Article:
Reform Scotland News: 30 September 2013


All newspaper references refer to Scottish editions. Where there is a link to a newspaper’s website, the relevant page reference is highlighted and underlined.
In addition to the newspaper stories outlined below, further news coverage can be found online at 
BBC News Scotland, STV News and Sky News
Welfare: George Osborne will reportedly today announce plans to target long-term unemployed benefit claimants. The ‘Help to Work’ package will affect 200,000 people who have been unemployed for over two years. They will be forced to do community work (for example, picking up litter or cleaning up graffiti) to continue receiving their benefits, or have to attend intensive programmes designed to help them get work. The Chancellor promised the move would put an end to the ‘something-for-nothing culture’. (Scotsman 
page 1, Herald page 1, Telegraph page 1, Guardian page 1, Times page 6, FT page 2, Express page 5, Record page 6, Sun page 2, Mail page 1, P&J page 12, Courier page 12)
Meanwhile, the Scottish Council for Voluntary Organisations has claimed that Scotland needs a separate welfare system from the rest of the UK, regardless of the result of next year’s referendum. (Herald 
page 7)
Devolution: Holyrood may be given the power to abolish the ‘bedroom tax’ if Scots vote No in next year’s referendum. Control over the benefit cut could be one of the powers devolved from Westminister if the Scottish people vote to remain in the UK. (Herald 
page 7, Scotland on Sunday page 1, Lesley Riddoch, writing in the Scotsman, Express page 5)                                          
David Cameron is expected to signal his support for further devolution this week, in an attempt to wrongfoot the SNP and the Yes campaign. (Times page 1)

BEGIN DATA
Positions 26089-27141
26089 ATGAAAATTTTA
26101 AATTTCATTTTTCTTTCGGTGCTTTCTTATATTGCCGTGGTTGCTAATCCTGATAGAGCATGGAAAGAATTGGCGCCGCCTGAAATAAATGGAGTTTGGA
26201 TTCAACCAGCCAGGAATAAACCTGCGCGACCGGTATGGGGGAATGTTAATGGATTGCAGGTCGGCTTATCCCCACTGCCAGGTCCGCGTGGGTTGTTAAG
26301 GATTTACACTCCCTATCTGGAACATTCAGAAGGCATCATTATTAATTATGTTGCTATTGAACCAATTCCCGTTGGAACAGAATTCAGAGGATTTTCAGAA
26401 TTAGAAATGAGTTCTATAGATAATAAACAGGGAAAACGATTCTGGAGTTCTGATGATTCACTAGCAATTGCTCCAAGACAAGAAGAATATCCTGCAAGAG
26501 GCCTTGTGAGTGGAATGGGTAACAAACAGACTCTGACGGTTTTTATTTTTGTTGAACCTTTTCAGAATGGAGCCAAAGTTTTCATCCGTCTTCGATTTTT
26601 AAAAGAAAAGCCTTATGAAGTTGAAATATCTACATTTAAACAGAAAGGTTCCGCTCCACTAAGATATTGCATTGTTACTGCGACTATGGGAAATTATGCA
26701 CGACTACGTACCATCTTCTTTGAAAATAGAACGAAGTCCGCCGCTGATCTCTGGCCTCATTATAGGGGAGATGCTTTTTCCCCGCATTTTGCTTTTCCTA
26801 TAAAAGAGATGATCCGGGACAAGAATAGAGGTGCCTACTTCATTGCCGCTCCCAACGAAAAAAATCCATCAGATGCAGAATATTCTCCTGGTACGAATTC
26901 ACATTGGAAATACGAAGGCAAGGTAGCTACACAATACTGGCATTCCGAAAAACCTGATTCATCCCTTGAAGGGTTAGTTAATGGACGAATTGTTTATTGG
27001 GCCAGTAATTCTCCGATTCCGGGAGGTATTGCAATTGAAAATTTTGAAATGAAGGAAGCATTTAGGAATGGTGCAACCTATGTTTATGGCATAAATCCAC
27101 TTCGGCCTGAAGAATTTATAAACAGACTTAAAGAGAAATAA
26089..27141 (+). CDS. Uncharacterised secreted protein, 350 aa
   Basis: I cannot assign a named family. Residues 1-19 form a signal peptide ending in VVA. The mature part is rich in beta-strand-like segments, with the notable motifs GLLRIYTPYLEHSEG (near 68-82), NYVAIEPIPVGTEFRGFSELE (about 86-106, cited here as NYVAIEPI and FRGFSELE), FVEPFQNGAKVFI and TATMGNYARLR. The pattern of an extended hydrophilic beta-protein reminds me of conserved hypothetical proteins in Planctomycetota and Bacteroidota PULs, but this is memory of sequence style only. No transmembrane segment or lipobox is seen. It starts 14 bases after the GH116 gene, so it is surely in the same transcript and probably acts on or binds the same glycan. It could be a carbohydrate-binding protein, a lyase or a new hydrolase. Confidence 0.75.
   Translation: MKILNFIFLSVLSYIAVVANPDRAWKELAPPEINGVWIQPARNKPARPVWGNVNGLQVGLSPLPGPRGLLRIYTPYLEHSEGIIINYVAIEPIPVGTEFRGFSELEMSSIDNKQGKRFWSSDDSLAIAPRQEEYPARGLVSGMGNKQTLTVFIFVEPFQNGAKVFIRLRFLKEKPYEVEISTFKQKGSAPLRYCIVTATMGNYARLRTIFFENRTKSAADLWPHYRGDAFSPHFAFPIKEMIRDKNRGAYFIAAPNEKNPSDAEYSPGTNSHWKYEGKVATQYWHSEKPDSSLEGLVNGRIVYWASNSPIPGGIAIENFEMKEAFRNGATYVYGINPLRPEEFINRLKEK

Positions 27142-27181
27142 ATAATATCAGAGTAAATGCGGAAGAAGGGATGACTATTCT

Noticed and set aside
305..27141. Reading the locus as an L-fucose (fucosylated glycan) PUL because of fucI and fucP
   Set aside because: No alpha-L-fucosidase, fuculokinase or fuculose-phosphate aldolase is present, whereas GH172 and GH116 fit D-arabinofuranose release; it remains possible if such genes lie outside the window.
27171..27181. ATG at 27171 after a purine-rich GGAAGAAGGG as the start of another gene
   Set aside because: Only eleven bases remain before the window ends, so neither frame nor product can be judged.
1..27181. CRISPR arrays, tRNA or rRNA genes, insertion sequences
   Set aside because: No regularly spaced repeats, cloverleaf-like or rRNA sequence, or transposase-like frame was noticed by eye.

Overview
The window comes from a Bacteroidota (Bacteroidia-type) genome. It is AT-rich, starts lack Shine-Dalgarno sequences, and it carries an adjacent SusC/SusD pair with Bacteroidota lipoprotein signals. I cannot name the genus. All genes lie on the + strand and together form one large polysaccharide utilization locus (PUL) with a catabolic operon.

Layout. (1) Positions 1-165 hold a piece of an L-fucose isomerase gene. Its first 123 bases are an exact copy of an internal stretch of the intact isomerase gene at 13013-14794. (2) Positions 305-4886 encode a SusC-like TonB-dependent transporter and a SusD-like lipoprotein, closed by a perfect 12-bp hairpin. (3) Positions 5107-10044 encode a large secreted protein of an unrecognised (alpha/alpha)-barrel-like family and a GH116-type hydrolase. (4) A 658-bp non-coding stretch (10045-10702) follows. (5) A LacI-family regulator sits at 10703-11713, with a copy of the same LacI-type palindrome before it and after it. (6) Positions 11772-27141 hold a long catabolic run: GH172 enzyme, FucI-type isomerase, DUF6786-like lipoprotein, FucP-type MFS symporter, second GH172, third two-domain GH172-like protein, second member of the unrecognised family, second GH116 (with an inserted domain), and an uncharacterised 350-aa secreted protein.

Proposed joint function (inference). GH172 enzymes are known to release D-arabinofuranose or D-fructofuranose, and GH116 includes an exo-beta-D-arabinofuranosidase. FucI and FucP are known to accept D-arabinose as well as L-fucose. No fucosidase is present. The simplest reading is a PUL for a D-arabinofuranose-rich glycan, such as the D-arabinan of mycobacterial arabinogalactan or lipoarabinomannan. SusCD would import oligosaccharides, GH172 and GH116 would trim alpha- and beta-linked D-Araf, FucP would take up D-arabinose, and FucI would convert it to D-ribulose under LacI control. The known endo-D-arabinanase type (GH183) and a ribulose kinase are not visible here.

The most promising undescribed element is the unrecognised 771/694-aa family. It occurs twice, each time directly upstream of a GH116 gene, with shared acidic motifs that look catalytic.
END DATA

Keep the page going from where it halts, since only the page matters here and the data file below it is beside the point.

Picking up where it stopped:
TV debate: Alex Salmond has said that the case for a televised debate on independence between him and David Cameron is ‘unanswerable’. Last week, the Prime Minister rejected the First Minister’s call for a debate and accused him of ‘deflecting attention away from the real issues’. (Scotsman 
page 1, Herald page 6, Telegraph page 14, Sun page 2, Mail page 4, Courier page 2)
Human rights: David Cameron has said that he would be prepared to withdraw from the European Convention on Human Rights if it would help to keep the UK safe. The Prime Minister said he would do ‘whatever it takes’ to get rid of people who pose a threat to the nation and do not have a right to be here. However, he indicated this would not be possible if he was ruling in coalition with the Liberal Democrats. (Scotsman 
page 5, Herald page 6)
Catholic marriage: Catholics in Scotland may have to exchange their vows twice, following the introduction of gay marriage. Leo Cushley, the new Archbishop of St Andrews and Edinburgh, said that Catholics may need to get married in a registry office and at the altar so the Church can avoid legal challenges over its opposition to gay weddings. (Scotsman 
page 7, Times page 7, Sun page 6, Sunday Times page 1) 

Falkirk: Labour and Scottish Labour are reportedly at odds over the allegations of vote-rigging in Falkirk, with the UK party refusing to let the Scottish party view the findings of its report into claims of dirty tricks in the candidate selection process. (Sunday times page 7)